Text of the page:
The Nominated Film You May Have Missed: MIRACLE ON 34TH STREET
Miracle on 34th Street is a magical film about believing in Christmas spirit; premiering in 1947, it is still wonderfully enjoyable today.
Every year, ten movies are bestowed the honor of becoming nominated by the Academy of Motion Pictures Arts and Sciences. Many of these films will already have had various successes throughout the year: good festival attendance, box office success, and likely other prestigious awards as well. Yet, only one of the ten films ends the night being declared the best of the best.
Each month, I select a nominated film that, while not receiving the ultimate prize in the end, should be at the top of your must-see list: a film for your reconsideration. Every film nominated by the Academy has something special about it that makes it stand out amongst those from the entire year. Just because they didn’t get the highest recognition, we can’t ignore that there is something ‘must-see’ about them. This month, I bring to you Miracle on 34th Street directed by George Seaton.
Following in the steps of the 1946 holiday success of It’s A Wonderful Life, Miracle on 34th Street has become a Christmas classic of its own. It is a timeless film that warms the hearts of viewers and reminds them, young and old, to Believe.
The Miracle on 34th Street
Following the discovery that Santa Claus, the highly anticipated attraction of the Macy’s Thanksgiving Day Parade, is intoxicated, Ms. Doris Walker (played by Maureen O’Hara) finds herself in need of a new jolly soul. She finds it in Kris Kringle (played by Edmund Gwenn), hiring him on the spot to save the day. His performance as the parade Santa astounds all who witness him, leading to the offer for him to become Macy’s department store Santa for the entire season.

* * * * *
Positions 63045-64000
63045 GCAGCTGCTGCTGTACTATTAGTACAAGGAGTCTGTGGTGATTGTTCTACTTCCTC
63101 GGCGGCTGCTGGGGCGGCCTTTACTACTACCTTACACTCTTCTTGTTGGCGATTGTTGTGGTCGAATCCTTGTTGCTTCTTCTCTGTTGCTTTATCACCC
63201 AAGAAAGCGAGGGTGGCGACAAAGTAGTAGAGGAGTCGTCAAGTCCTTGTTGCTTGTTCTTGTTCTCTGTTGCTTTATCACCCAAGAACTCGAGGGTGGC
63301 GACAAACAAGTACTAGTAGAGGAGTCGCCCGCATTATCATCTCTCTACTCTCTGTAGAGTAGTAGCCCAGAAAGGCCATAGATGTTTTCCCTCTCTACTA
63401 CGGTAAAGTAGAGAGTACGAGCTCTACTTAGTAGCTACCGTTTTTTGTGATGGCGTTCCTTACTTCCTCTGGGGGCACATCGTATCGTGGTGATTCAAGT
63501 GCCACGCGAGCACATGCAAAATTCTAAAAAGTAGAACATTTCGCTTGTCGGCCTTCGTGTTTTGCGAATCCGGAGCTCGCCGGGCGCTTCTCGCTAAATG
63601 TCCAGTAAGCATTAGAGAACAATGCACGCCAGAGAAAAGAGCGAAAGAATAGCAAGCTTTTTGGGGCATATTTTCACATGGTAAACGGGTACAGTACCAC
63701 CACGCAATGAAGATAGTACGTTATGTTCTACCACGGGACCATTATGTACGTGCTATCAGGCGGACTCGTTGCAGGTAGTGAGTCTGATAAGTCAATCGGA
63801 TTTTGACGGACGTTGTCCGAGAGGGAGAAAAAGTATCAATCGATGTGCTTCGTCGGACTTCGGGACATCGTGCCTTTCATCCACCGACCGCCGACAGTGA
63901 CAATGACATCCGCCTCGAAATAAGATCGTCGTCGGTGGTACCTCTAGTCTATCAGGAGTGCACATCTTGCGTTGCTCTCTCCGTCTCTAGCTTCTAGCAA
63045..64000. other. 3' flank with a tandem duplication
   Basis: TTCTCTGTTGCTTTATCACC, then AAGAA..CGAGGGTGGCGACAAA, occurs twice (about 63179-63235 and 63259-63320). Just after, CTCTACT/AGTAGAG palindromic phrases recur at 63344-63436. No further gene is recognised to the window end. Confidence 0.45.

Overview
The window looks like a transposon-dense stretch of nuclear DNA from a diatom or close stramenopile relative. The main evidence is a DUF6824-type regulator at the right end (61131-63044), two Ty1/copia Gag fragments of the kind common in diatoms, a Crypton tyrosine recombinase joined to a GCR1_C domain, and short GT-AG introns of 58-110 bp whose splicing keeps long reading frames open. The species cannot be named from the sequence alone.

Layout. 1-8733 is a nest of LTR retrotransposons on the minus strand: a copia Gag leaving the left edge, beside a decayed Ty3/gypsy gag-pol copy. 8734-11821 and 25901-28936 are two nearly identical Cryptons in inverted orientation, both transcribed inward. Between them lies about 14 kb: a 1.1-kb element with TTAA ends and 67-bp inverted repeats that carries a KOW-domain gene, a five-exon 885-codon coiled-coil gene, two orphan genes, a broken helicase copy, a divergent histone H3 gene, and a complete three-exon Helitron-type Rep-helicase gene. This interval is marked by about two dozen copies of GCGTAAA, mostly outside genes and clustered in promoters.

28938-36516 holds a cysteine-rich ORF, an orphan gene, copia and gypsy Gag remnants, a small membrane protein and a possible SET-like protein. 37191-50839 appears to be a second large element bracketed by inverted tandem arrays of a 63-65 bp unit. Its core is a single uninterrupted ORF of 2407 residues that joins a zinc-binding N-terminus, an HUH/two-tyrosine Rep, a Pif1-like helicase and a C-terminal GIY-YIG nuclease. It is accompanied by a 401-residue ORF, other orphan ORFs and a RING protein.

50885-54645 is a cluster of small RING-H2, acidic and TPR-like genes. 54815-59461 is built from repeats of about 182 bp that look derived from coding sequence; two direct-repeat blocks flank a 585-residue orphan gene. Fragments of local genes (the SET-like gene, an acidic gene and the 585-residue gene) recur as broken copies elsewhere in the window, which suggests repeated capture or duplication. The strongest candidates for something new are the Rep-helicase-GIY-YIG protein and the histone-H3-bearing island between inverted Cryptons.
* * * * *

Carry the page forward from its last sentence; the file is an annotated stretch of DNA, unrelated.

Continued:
Yet, questions soon begin to rise concerning the sanity of the old man, as well as his business practices with Macy’s shoppers. Promising gifts to children and assuring their presence under the tree Christmas morning, he starts directing parents to stores other than Macy’s to help them find that perfect gift. When word reaches corporate, they are fearful of what this will do to their bottom line. Yet, as the phones start ringing and the compliments start rolling in, Mr. Macy (played by Harry Antrim) realizes he has hit a goldmine. With shoppers finding the humanity in this capitalistic organization, Macy’s successfully begins to gain an exponential customer based loyalty from shoppers new and old.
Bringing humanity to capitalism is not the only mission that Kris Kringle is on within this film. After meeting the precocious Susie (played by Natalie Wood), the daughter of Ms. Walker, Kringle finds that the spirit of Christmas is missing in the hearts of this family. Susie, raised to believe that Santa doesn’t exist and who has never even been told a fairy tale, instantly starts to question the reality her mother has brought her up in following her meeting with Kringle. As Kringle and Susie continue to spend more time together, Susie and Ms. Walker discover that there may be an enrichment to life when you allow yourself to believe in something you once thought unreal.
The hope and joy that this man brings to the lives of the Walker family, and all the families he meets, is threatened when an altercation at Macy’s therapist’s office leads to Kringle’s incarceration within a mental facility – and the case to prove, or disprove, his sanity. With the courts against a man who believes himself to be Santa, all seems lost as Christmas Eve approaches. With the help of Mr. Galey (played by John Payne), a local lawyer who believes in the sanctity of Christmas and a neighbor of the Walkers, as well as the support of all those who have come to know Kringle, hope remains that Santa will win the hearts of the court and his freedom.